Not everyone, though! A few of our pros in particular hated it.

It was very interesting, though. I think during the Switch Up, we got a better view of the pros as opposed to the stars -- their own insecurities, areas of confidence, jealousies, looking over their shoulders at other pros in some cases, or in other cases being at complete ease with whoever they got. So I thought it was fascinating for that and would maybe like to see it in future seasons -- provided, again, that it'd be just the one week.

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I think the reason the Switch Up was so loathsome was because we had no idea it would be temporary. It was just this looming thundercloud in promo after promo.

Honestly, it was unclear to everyone. My understanding was that it originated with the network. It wasn't a homegrown thing within the show. The network thought, well, we can promote this, and this'll be interesting, so figure it out. 

We're both big fans of Maks. Are you loving his recent psychological evolution as much as I am?!

This is such a great relationship that he has with Meryl [Davis]. I had a friend the other day who wanted to know, "Are they getting romantic?" I said no -- I honestly think from everything I've seen that it's a very sweet, almost big brother-little sister kind of thing.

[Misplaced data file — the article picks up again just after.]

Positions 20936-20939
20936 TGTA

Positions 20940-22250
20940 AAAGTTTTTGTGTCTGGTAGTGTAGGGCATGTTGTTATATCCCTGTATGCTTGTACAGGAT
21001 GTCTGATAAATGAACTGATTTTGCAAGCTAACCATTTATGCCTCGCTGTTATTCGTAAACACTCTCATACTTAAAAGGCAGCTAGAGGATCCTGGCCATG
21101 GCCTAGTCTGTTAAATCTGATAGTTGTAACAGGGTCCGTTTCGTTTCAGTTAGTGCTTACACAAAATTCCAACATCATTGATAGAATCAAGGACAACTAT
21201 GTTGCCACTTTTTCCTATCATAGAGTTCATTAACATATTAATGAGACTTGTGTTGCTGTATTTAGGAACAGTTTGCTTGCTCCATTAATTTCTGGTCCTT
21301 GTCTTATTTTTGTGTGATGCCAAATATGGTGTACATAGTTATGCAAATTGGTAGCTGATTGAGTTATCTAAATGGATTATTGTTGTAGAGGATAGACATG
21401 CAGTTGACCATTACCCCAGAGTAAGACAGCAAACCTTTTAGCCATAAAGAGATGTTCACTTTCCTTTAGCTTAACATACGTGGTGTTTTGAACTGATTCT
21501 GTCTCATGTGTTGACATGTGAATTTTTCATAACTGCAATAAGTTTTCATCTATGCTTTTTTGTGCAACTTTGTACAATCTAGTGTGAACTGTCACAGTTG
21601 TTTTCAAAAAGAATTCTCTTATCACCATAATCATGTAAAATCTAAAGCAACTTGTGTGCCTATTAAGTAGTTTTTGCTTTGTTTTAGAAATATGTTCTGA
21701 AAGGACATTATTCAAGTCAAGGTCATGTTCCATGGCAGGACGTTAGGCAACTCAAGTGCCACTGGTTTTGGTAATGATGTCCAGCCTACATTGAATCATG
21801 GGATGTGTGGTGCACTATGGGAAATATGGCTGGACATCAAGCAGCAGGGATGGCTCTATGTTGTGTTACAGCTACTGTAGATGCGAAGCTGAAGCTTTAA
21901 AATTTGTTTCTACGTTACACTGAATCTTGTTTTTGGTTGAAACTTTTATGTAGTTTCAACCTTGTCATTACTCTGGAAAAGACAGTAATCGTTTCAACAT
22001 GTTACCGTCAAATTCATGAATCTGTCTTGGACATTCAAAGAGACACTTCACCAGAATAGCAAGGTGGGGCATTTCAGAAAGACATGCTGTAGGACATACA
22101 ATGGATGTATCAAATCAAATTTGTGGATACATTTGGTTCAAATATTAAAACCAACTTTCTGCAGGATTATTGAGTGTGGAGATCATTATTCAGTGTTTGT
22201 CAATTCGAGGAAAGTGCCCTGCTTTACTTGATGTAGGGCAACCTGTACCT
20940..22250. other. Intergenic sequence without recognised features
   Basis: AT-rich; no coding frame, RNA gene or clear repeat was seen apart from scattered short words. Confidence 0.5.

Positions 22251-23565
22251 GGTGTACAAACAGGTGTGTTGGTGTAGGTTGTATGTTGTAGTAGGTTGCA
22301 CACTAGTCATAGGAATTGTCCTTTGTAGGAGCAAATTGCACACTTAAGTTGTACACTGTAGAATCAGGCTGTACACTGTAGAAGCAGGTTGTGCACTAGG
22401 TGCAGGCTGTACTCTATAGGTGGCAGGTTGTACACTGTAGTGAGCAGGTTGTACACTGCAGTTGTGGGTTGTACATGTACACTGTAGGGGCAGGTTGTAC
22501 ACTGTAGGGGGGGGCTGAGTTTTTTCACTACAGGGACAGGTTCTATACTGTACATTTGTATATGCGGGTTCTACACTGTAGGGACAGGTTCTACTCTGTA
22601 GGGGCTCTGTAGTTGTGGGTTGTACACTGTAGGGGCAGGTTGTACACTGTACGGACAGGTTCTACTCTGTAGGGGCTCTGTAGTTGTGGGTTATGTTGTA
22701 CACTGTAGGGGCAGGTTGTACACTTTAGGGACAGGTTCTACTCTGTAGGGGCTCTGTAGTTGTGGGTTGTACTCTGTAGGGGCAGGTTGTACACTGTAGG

And yet she's sort of the wise old mentality guru drawing the best out of him.

Yeah! I think this is his best season, I really do. I think in a lot of ways, you're getting to see the Maks that I've always been very fond of. Bruno [Tonioli] just said to me during one of the breaks, "What's Maks on this season?" I said it's really not that, it's just the right chemistry. Plus, he's a little older, he's at a different point with his life and career, and as I think he's even said on the air, he's learning to enjoy the journey of it more. I don't wanna jinx anything, but boy, I don't think he's ever been closer to the mirror ball.